Object. The incidence of postoperative spinal epidural hematoma (SEH) is low, and to the best of the authors' knowledge, no researchers have evaluated its actual incidence and clinical features. The purpose of this study was to investigate the clinical consequences of SEH after microendoscopic posterior decompression (MEPD) in patients with lumbar spinal stenosis. Methods. Data obtained in 30 patients undergoing MEPD for lumbar spinal stenosis were reviewed. At 1 week after surgery, magnetic resonance (MR) imaging documented SEHs in 10 patients (33% [Group 1]) and no evidence of SEHs in 20 patients (67% [Group 2]). The authors compared MR imaging findings, postoperative morbidities, and clinical outcomes between the groups. Three Group 1 patients had symptomatic SEHs. All symptoms were mild without associated neurological deterioration and spontaneously subsided within 3 weeks of surgery. Magnetic resonance imaging demonstrated spontaneous regression of the SEH in all patients at 3 months after surgery. In Group 1 patients, however, the authors observed less expansion of the dural sac after 1 year despite sufficient widening of the osseous spinal canal. Low-back pain within 1 week of surgery was moderate in Group 1 and mild in Group 2. Improvements at the final follow up were greater in Group 2 patients. Conclusions. The incidence of postoperative SEHs may be greater than reported. Postoperative SEHs caused poor expansion of the dural sac despite its spontaneous regression. In addition, postoperative SEHs caused a delay in the patient's recovery and led to a poor clinical improvement. The prevention of postoperative SEHs might be required to prevent not only neurological deterioration but also a delay in the patient's recovery.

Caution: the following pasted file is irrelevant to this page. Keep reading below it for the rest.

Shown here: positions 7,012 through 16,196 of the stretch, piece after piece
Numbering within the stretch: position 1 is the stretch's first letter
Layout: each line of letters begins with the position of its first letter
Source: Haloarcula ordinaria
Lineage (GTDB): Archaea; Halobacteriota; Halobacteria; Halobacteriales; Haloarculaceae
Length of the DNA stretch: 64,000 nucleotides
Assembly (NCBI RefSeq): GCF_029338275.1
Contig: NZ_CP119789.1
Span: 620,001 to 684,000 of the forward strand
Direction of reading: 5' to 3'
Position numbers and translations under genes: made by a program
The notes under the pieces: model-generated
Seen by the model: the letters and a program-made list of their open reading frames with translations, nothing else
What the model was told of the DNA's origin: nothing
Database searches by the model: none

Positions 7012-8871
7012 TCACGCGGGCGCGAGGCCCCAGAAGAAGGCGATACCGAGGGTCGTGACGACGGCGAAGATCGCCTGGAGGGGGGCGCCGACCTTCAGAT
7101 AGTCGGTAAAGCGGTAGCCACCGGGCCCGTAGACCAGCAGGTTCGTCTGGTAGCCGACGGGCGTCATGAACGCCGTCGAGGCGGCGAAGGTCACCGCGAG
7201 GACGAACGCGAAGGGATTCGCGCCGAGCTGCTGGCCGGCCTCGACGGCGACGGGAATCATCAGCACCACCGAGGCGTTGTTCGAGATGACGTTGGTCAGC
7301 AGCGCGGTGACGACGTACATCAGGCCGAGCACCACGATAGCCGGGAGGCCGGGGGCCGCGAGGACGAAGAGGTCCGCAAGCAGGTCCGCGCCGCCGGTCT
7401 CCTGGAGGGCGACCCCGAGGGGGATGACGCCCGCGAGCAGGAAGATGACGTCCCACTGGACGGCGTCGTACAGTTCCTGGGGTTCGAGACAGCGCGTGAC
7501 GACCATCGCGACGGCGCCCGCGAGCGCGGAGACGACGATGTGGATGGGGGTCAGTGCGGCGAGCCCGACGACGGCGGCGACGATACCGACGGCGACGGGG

All Science Journal Classification (ASJC) codes
- Clinical Neurology